Hillary, Krishna to attend Kabul conference

United States Secretary of State Hillary Clinton would lead her country’s delegation to next week’s crucial Kabul conference, said to be the largest gathering of international leaders in Afghanistan since 1970s.

A follow up to the London conference held early this year, the Kabul conference is expected to reiterate the international community’s commitment to Afghanistan, while the Karzai government is likely to come up with its plan to lead the country towards a self-sustainable and secured path.

The Indian delegation would be led by External Affairs Minister S. M. Krishna.

A large number of Foreign Ministers are scheduled to attend the conference including United Nations Secretary General Ban Ki-moon.

In his interaction with reporters ahead of the Kabul conference, Special U.S. Representatives for Pakistan and Afghanistan, Richard Holbrooke clarified this is not a pledging conference where countries would commit money or aid for Afghanistan.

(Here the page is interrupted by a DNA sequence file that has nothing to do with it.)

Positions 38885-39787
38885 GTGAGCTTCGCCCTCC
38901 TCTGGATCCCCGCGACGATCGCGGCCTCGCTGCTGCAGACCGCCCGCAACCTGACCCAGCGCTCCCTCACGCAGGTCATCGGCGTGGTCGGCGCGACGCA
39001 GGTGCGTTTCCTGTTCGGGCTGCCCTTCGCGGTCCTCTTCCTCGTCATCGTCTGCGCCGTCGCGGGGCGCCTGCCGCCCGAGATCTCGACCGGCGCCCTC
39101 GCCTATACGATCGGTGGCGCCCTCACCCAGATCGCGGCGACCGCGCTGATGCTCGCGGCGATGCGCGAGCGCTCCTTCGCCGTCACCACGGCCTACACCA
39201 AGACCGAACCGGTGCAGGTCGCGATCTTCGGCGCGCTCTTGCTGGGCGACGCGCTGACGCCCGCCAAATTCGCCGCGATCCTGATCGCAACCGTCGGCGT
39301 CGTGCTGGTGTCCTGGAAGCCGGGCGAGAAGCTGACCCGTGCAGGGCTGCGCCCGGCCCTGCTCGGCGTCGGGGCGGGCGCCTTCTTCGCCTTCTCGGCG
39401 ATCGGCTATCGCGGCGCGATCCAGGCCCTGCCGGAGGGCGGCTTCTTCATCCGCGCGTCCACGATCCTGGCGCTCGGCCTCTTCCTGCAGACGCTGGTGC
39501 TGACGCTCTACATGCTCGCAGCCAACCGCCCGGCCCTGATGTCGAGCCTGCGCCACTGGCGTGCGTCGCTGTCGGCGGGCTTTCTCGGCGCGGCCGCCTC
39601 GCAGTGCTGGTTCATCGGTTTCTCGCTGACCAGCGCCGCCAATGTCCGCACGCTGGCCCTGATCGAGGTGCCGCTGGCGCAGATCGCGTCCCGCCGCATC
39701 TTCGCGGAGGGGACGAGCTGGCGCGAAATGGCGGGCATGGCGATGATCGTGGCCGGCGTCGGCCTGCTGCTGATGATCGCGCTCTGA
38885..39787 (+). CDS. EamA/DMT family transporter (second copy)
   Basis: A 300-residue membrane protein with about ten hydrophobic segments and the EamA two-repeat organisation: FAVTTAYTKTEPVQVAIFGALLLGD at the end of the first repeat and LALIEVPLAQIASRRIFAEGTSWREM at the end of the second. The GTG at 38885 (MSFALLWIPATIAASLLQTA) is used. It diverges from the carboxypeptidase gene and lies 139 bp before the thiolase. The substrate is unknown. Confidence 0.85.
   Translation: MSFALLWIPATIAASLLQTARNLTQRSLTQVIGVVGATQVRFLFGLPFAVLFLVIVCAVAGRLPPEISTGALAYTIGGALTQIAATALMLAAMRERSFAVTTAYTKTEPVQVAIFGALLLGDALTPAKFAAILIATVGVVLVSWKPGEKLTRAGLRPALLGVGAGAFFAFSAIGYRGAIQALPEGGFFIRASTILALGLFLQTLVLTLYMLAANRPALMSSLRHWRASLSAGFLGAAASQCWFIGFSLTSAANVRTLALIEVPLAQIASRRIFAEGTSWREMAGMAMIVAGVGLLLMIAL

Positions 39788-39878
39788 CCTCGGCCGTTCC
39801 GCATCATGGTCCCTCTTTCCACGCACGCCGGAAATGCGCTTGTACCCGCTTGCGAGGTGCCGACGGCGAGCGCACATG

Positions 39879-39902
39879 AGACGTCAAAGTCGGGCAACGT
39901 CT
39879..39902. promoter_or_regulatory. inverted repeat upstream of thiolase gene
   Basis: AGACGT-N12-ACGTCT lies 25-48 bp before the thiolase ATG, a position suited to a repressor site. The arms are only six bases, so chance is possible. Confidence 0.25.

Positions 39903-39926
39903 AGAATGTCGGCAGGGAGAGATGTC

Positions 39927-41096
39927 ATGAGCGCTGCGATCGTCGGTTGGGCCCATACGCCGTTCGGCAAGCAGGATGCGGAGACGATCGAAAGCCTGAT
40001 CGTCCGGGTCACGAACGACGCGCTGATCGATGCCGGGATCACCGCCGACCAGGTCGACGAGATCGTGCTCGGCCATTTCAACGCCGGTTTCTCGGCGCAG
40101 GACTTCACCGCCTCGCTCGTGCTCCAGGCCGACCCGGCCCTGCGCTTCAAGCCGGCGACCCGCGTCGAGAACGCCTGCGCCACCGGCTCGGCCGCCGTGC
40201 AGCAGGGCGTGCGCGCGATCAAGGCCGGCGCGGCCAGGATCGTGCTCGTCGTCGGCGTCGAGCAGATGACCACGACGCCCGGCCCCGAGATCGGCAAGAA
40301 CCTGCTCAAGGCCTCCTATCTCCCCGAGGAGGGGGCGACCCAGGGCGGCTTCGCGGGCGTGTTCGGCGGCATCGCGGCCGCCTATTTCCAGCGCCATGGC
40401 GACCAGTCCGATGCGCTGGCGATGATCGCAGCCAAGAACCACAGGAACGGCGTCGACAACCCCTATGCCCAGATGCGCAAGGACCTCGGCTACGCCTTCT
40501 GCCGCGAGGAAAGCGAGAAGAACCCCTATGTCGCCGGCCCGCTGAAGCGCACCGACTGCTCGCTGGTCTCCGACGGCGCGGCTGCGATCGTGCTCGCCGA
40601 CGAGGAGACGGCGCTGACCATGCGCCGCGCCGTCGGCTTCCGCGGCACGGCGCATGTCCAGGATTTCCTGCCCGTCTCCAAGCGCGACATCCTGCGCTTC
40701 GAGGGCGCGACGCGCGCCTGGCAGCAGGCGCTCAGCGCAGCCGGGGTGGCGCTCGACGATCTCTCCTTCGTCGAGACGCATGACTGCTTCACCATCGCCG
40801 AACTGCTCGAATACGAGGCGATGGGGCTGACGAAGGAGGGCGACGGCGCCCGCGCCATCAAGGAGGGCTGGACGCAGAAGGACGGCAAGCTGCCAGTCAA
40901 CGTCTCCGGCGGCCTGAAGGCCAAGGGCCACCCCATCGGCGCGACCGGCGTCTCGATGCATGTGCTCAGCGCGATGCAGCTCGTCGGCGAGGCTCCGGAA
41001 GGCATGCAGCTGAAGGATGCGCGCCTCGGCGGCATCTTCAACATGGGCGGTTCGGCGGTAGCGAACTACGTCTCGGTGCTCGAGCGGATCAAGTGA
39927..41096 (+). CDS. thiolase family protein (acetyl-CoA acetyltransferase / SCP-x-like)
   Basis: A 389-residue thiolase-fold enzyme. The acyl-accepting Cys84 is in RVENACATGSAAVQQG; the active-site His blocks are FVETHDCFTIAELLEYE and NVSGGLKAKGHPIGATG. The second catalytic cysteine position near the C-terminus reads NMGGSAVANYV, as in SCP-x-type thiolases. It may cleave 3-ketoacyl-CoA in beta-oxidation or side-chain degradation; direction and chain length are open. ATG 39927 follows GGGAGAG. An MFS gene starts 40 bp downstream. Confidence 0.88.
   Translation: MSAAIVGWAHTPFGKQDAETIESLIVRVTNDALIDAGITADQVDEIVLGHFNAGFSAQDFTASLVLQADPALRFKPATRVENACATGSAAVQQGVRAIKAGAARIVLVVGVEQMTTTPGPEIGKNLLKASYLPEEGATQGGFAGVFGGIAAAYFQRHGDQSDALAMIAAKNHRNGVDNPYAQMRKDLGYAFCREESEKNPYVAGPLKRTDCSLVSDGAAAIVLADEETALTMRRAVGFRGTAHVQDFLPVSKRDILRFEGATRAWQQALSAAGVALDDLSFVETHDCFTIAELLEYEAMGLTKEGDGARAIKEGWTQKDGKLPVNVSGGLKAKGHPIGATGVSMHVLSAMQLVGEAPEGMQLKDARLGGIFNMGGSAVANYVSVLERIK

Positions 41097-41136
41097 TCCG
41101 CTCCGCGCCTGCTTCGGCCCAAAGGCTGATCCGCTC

“This is not a pledging conference. It is a follow—on to the January 28th conference held in London, and it was called at the invitation of (Afghan) President (Hamid) Karzai. I’m told it’s the largest gathering of foreign leaders in Afghanistan since the 1970s. It’ll be an Afghan—led conference,” he said.

“The Afghan government has told us that they will present their renewed commitments on security, governance, development. And they will put heavy emphasis on their programmes on reintegration,” Mr. Holbrooke said.

He reiterated that there is no military solution to the Afghan problem.

“In every war of this sort, there’s always a window for people who want to come in from the cold. This is not a war between two foreign nations; it’s a war between people who are Afghans, some of whom may live next door and take sanctuary next door, but they are Afghans. If they are willing to accept the red lines and come in from the cold, there has to be a place for them,” he said.

The lack of this reintegration program, the lack of a reconciliation policy, was to my mind the greatest single gap in what we inherited. The only reason we didn’t have this discussion with all of you 10—15 months ago was because last year we were consumed by the presidential election, he added.

“In the context of the presidential election, it was not possible for either the Karzai government or the international community to move as rapidly on this programme as otherwise would have been the case,” Mr. Holbrooke said.

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Printable version | Jul 26, 2021 6:57:52 AM |

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